|4507555||Thymopoietin isoform alpha||8||17||Homo sapiens|
|4507401||Transcription factor A, mitochondrial||4||-||Homo sapiens|
|14389309||Tubulin alpha 6||6||12||Homo sapiens|
|12963615||Tubulin, beta 3||9||8||Mus musculus|
|21361322||Tubulin, beta 4||9||9||Homo sapiens|
|1066004||Typr II DNA topoisomerase beta isoform||−||1||Mus musculus|
|28077011||Tyrosyl-DNA phodphodiesterase 1||4||4||Mus musculus|
|4506387||UV excision repair protein RAD23 homolog B||4||−||Homo sapiens|
|2632123||Xeroderma Pigmentosum Group E Complementing protein||7||17||Homo sapiens|
|5454172||X-ray repair cross complementing protein 1||9||12||Homo sapiens|
Gi: identification tool; Coverage: percentage of amino acids covered by the identified peptide (n = 3 independent analyses).
|Table 2. Summary of functional categories of IGF-IR promoter-bound proteins identified by MS.|
|KIAA0097 ; Human Diff6||Cytoplasm|
|Microtubule associated protein.|
|Kinesin family member 22||Nucleus||Microtubule-dependent molecular motor.|
|NuMA protein||Nucleus||Component of the mitotic spindle matrix.|
|Related to microtubules.|
|Factors involved in transcription, regulation of nucleobase, nucleoside, nucleotide and nucleic acid metabolism|
|Involved in enzymatic delivery of aminoacyl tRNAs to the ribosome.|
|Poly(rC)-binding protein 2 isoform b||Cytoplasm|
|RNA binding protein involved in regulation of nucleobase, nucleoside, nucleotide and nucleic acid metabolism.|
|Telomerase subunit EST1A|
Alternative name: Chromosome 17 open reading frame 31
Est1p like protein A
Ever shorter telomeres 1
|Nuclear stability, chromatin structure, cycle control, gene expression|
|Nucleus||Nuclear stability, chromatin structure and gene expression.|
|Proteins with a known function in DNA repair, breaking, replication, transcription and cell death|
|Apurinic/apyrimidinic endonuclease 1||Nucleus||DNA repair and redox regulatory activities.|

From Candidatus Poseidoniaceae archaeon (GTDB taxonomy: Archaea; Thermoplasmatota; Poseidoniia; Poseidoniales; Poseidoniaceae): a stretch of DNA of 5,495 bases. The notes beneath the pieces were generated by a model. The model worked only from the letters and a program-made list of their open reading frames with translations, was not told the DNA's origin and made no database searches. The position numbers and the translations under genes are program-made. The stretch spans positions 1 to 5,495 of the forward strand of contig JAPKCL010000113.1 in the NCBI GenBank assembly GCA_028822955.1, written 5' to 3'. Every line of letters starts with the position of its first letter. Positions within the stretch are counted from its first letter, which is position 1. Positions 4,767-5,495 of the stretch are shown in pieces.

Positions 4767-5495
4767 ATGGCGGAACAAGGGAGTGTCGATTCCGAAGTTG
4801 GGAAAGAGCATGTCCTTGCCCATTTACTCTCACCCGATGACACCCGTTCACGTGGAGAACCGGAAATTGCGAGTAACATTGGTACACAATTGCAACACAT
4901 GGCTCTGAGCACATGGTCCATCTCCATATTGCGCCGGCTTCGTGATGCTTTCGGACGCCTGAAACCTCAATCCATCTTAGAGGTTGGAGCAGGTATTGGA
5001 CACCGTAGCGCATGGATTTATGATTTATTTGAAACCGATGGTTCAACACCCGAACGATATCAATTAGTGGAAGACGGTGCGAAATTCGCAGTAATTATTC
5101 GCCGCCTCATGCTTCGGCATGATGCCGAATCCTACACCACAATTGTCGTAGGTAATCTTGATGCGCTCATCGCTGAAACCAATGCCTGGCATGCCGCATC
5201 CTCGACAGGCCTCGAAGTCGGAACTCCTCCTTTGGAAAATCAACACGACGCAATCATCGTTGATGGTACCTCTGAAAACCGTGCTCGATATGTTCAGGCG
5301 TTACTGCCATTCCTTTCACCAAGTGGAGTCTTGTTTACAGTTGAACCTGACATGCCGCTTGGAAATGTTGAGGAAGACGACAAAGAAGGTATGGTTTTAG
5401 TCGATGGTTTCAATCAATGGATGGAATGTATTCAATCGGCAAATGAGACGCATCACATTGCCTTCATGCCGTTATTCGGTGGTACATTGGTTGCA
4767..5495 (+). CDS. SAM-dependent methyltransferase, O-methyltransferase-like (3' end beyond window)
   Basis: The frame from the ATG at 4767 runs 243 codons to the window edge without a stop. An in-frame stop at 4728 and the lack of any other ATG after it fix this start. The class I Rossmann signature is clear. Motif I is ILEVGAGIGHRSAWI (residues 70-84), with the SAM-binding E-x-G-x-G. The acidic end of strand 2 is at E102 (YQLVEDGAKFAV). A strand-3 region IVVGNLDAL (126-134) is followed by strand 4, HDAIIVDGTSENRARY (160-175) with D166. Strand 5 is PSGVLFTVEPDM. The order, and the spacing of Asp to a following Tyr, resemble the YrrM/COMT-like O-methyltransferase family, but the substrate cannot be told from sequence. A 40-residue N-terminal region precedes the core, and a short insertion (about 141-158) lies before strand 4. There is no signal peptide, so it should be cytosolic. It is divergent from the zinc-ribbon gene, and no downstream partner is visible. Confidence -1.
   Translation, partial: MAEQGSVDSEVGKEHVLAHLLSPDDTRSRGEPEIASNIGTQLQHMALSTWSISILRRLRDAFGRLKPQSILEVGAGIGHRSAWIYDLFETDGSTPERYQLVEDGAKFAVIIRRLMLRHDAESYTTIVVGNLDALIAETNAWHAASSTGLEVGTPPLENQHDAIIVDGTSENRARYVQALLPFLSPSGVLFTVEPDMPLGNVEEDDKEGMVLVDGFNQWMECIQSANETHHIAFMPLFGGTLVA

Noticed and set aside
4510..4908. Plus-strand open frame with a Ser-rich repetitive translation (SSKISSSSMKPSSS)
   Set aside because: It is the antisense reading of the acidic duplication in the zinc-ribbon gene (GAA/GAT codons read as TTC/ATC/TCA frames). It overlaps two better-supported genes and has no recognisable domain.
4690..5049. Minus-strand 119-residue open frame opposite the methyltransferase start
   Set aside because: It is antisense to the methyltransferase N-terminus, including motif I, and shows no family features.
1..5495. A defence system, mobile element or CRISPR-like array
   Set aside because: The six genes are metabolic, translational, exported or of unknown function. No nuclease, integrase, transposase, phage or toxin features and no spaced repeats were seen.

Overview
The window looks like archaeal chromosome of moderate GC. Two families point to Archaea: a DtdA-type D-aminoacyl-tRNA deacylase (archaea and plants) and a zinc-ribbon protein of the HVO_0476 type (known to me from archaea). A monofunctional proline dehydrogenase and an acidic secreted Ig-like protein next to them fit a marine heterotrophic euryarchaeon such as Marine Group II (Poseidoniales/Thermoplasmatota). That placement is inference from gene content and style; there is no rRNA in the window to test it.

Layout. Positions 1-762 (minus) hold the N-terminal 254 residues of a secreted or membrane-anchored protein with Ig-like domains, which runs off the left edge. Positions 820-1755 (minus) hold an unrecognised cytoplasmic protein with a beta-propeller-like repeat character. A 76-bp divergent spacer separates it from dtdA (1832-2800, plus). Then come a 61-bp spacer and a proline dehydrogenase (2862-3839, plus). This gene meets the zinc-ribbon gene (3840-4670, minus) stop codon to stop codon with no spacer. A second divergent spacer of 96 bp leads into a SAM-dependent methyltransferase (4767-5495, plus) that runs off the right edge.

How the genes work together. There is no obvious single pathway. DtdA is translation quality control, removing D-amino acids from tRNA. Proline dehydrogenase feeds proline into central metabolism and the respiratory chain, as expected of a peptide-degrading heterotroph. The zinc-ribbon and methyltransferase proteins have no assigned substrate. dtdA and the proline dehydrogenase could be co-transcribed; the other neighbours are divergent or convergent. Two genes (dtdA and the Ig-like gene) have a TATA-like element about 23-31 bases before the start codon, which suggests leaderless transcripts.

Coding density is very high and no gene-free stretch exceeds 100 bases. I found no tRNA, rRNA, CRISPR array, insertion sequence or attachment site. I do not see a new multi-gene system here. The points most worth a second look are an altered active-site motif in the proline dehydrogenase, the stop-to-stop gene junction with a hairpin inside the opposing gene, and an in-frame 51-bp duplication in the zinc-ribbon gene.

|ATP-dependent DNA helicase II, 70 kDa subunit|
ATP-dependent (80 kda)
|Nucleus||Repair of nonhomologous DNA ends.|
|ATP-dependent DNA helicase Q1 (DNA-dependent ATPase||Nucleus||Repair of UV-irradiated DNA damage or other mutagens.|
|Repair of UV-irradiated DNA damage.|
|Type I topoisomerase breaks single DNA strands, whereas Type II topoisimerase breaks double stranded DNA.|
|Nucleus||DNA repair, recombination, replication, and transcription.|
|Histone 1,2 and 3||Nucleus||Play a central role in transcription regulation, DNA repair, DNA replication and chromosomal stability.|
|Poly (ADP-ribosylation) polymerase I-PARP-1||Nucleus||DNA repair, replication, transcription and cell death.|
|Polynucleotide kinase 3 phosphatase||Nucleus||DNA repair following ionizing radiation or oxidative damage.|
|Replication protein A1, 70kDa|
Replication Protein A2, 32-KD; RPA2
|Nucleus||Replication, recombination and DNA repair.|
|Ribosomal Protein S3; RPS3||Cytoplasm|
|DNA repair and apoptosis.|
|Xeroderma Pigmentosum Group E|
|Involved in DNA repair.|
|X-ray repair cross complementing protein 1||Nucleus||Repair of single-strand DNA breaks.|
|RNA slipicing, RNA processing, Transcription, Translation and other functions|
|Nucleus||Implicated in cellular processes involving alteration of RNA secondary structure.|
|Fusion (involved in t(12;16) in malignant liposarcoma)||Nucleus||Plays a role in maintenance of genomic integrity.|